NEW YORK (GenomeWeb) – A team led by researchers at the University of Trento in Italy has devised a bioinformatic approach to glean microbial strain-level information from metagenomic data.
As they reported today in Nature Methods, the researchers developed a software tool, dubbed pangenome-based phylogenomic analysis, or PanPhlAn, that detects and characterizes strain-specific gene content from metagenomic data. In testing the method, the researchers found that it could recognize outbreak strains and, in combination with metatranscriptomic data, profile the transcriptional activity of strains within the larger community.
"Whether pursuing strains of key pathogens or microbial species that have been under-investigated because of cultivation challenges or low pathogenic potential, PanPhlAn can characterize strain-specific gene content and transcriptional profiles within biologically relevant communities," Trento's Nicola Segata and colleagues wrote in their paper.
While metagenomic-based analyses enable investigators to study microbiomes without the need for growing them in the lab, it can only occasionally resolve shotgun data below the species level, the researchers noted. To do so, they added, requires computation-intensive assembly of pooled samples and such an approach can't be applied to studies with thousands of samples or to low-abundance organisms.
Their PanPhlAn approach, by contrast, relies on an input metagenome in a fastq format and a species-specific pangenome database. The analysis of strain-specific gene sets, the researchers said, enables a glimpse into the microorganisms' functional and pathogenic potential, while the addition of reference genomes allows new and known strains to be uncovered.
To build the pangenome for a species of interest, the tool extracts all genes from available reference genomes and combines them into gene family clusters. Based on gene family co-abundance within the metagenomic sample, it then identifies strain-specific repertoires.
Segata and his colleagues tested their tool on synthetic and semi-synthetic datasets to report that PanPhlAn could detect strain-specific gene repertoires with an accuracy of 92 percent at 2X coverage and an accuracy of more than 98 percent at 10X coverage. This, they said, indicates that their tool can resolve strains better than other metagenomic assembly and strain-tracking tools, such as MetaPhlAn2 and ConStrains.
They also tested PanPhlAn on metagenomic data obtained from the 2011 Escherichia coli outbreak in Germany that was caused by an enteroaggregative strain, O104:H4, that had acquired a Shiga toxin-encoding prophage as well as virulence and antibiotic resistance factors.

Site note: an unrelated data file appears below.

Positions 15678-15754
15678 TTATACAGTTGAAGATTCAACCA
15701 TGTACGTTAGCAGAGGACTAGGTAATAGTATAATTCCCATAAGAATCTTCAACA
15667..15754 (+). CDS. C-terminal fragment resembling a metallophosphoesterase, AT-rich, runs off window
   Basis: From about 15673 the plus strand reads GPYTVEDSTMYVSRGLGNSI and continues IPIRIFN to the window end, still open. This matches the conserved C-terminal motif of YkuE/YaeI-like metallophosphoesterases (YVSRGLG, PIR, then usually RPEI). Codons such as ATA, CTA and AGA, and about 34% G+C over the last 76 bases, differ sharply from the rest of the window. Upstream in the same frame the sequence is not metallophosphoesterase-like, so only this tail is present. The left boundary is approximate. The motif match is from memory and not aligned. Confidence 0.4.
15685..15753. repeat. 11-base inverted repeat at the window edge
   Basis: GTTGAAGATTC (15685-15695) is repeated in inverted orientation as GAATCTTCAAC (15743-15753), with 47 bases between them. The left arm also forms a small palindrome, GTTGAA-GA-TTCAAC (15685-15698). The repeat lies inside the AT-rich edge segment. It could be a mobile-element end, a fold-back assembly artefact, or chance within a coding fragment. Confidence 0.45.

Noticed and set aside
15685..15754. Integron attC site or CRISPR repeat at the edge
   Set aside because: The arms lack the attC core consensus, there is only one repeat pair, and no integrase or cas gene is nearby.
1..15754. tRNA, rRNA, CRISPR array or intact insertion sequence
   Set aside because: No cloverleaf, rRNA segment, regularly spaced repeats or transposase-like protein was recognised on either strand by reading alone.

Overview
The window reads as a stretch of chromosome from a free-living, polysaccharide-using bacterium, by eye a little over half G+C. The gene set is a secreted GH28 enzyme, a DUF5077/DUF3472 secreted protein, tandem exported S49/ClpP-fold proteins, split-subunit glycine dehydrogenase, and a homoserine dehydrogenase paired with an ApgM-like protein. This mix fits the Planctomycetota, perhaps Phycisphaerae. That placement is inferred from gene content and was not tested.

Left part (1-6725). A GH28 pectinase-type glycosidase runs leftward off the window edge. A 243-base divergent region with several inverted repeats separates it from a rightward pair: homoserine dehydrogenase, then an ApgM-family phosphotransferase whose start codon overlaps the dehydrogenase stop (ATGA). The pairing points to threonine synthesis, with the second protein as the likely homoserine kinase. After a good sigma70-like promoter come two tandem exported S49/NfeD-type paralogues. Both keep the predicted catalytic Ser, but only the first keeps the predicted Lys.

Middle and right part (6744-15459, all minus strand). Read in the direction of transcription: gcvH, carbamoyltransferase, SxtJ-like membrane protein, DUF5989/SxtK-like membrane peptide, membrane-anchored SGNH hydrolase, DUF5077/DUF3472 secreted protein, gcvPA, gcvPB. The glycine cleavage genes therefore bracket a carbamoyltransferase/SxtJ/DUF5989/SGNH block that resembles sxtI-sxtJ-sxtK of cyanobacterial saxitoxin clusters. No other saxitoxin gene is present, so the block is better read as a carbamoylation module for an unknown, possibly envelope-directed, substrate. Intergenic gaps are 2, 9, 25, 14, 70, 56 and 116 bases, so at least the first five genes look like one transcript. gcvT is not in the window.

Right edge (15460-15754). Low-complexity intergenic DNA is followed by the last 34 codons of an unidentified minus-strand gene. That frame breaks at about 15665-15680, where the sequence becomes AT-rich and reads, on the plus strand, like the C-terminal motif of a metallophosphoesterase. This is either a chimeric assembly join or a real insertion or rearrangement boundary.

After excluding pathogenic E. coli strains from the reference database, cluster analysis based on the PanPhlAn gene family profiles placed the outbreak strains in clusters distinct from the other E. coli subclades. Their subsequent study of genes from the outbreak-linked cluster uncovered the virulence and resistance factors that had been discovered by sequencing the outbreak isolates, including aggR, stx2, and tetA.
Analysis using PanPhlAn also uncovered a suite of outbreak strain-enriched gene families and pathways, including ones involved in virulence-associated gene families and heavy metal tolerance.
When the researchers added the outbreak strain back into the reference database, PanPhlAn enabled a high-quality reconstruction of the pathogenic strain that they said outperformed current tools and suggested that the software could accurately identify outbreak strains from metagenomic data.
Segata and his colleagues further applied PanPhlAn to 1,316 publicly available human gut metagenomes to profile any E. coli strains present. The diversity of these E. coli strains was high, they noted, fell into six functionally distinct clades, and represented the four major E. coli phylogroups.
Samples from the German outbreak, they wrote, formed a subcluster, and network analysis uncovered a strain closely related to the German outbreak in a set of Chinese individuals. PanPhlAn analysis noted, though, that the Chinese strain lacked the Shiga toxin-encoding region that the German strain has.
The researchers also used PanPhlAn to analyze Eubacterium rectale and Akkermansia muciniphila, two common gut microbes,in 1,830 gut metagenomes from eight large-scale studies. It clustered E. rectale into three clades, and the two Chinese cohorts in the study data clustered away from the European and North American ones, suggesting a possible geographic adaptation.
For A. muciniphila, meanwhile, they uncovered six clades present in all populations.
Segata and his colleagues also used their tool to examine the metagenomes and metatranscriptomes of five stool samples obtained from five healthy infants. In particular, they focused on the in vivo transcriptional activity of E. coli. Through PanPhlAn, they found that transcription rates across the infants were largely similar, with ribosomal and stress response genes being the most transcribed.